Named after Wet Jacket Arm in Dusky Sound, Fiordland National Park, the boutique label will have four varieties – pinot noir, chardonnay, pinot gris and rosé – sourced from grapes grown around Cromwell and made by winemaker Peter Bartell from Vinpro.
Hay bought the Woolshed from Bendemeer developers Mount Farm Ventures Limited in October 2015. The Woolshed is one of the Wakatipu’s oldest farm buildings and is positioned at the gateway to the rural residential development. Built in the mid-1800s as a Scottish croft, and later added to to create a 1950s shearing quarters, it was converted to an elegant space for private functions, events, conferences and meetings in 2005 by Bendemeer’s former developers.
Hay, who has a strong connection with Fiordland National Park as a skipper for Fiordland Charters and is a member of the Fiordland Conservation Trust, had been planning to create the new label and release it to retail, trade and restaurants. But when the sale of The Woolshed came up, the concept of a cellar door became apparent.
“It’s always nice for a wine to have a home, and as far as brand alignment goes, it was a no-brainer for me to buy the Bendemeer Woolshed,” Hay explains.
“Wet Jacket Arm and Dusky Sound is a place of true early New Zealand history. It was discovered by Captain Cook in 1773. Dusky Sound is where the first house in NZ was built, and where the first beer was made. Wet Jacket Arm is also the last place the elusive moose was seen in this area.
“There is so much synergy between the Wet Jacket wine label concept and the Bendemeer Woolshed. The building is a beautiful juxtaposition of history with contemporary elements. The brand just wouldn’t fit in harmony in a modern facility,” Hay says.
Hay plans to open the Wet Jacket Cellar Door in late January or early February. He hopes to eventually have a small commercial kitchen to support his vision of serving modern, casual cuisine that fits with his “hunter-gatherer” interests – including serving crayfish, whitebait and venison.
Mount Farm Ventures Ltd project manager Sarah Cairns says: “We are delighted to see The Woolshed pass into the hands of someone who is such an integral part of the Wakatipu basin, who is passionate about not only the property but also the surrounding land and what Bendemeer represents. I know Greg will be warmly welcomed by the friends and residents of Bendemeer as a pivotal part of the property.”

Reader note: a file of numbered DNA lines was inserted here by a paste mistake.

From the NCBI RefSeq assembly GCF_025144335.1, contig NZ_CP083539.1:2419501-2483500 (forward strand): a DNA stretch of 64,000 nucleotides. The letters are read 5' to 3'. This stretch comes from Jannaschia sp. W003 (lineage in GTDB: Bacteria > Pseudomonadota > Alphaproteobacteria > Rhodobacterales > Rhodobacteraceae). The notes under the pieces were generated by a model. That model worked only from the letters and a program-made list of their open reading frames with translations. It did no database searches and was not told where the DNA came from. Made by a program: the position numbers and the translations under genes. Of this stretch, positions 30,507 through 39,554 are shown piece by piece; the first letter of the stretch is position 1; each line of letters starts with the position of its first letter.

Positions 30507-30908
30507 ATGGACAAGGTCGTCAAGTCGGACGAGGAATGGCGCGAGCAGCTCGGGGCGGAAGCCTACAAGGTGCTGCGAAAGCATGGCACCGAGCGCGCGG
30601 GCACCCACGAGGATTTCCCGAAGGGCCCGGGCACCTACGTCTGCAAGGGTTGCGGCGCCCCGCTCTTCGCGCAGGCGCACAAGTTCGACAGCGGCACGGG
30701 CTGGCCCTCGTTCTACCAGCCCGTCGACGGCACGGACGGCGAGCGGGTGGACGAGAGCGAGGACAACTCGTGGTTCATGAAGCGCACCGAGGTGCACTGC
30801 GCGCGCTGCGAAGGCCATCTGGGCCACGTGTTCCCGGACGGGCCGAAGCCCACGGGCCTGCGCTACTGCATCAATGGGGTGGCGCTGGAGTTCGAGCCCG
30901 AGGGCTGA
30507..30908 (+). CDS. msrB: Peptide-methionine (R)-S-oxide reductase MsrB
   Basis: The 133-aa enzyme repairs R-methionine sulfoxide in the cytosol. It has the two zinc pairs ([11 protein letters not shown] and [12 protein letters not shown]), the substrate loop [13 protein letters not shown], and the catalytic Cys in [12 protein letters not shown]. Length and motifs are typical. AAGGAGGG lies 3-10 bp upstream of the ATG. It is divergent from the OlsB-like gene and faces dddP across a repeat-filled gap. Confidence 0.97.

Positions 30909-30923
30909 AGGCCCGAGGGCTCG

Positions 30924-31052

“We felt that the timing was right to put the Woolshed on the market, and to see someone take over this beautiful property and deliver a strong business model for was important to us. We have had strong interest in the Woolshed over the years and we are delighted to see the Wet Jacket Cellar Door become an integral part of Bendemeer and making it the destination it has always deserved to be.”
There will be minimal work required to convert the building into a cellar door, Hay says. “The bones of one of the most iconic cellar doors in New Zealand are already there. I don’t have to do too much to the facility – I just have to put my stamp on it.”
Wet Jacket’s first release is just under 2000 cases across the four varieties. The pinot noir and chardonnay are a 2014 vintage and the pinot gris and rosé are from a 2015 vintage.
Hay, a trained viticulturist who has spent the latter part of his 28 years in the industry in wine sales and marketing, remains a shareholder and director of Peregrine for the time being.
“I’m really excited about getting outside and getting my hands dirty again,” he says. “It’s great to have been involved with two iconic Central Otago wine brands but I feel now it’s time for me to do my own thing. I’m going to have a lot of fun.”
The sale of The Woolshed is one of several sales in 2015 at Bendemeer, Queenstown’s premier rural residential lifestyle development. Rapid sales over the past year mean only eight sites currently remain available out of the original 42 lots, which sit within 130 hectares of rolling pastureland.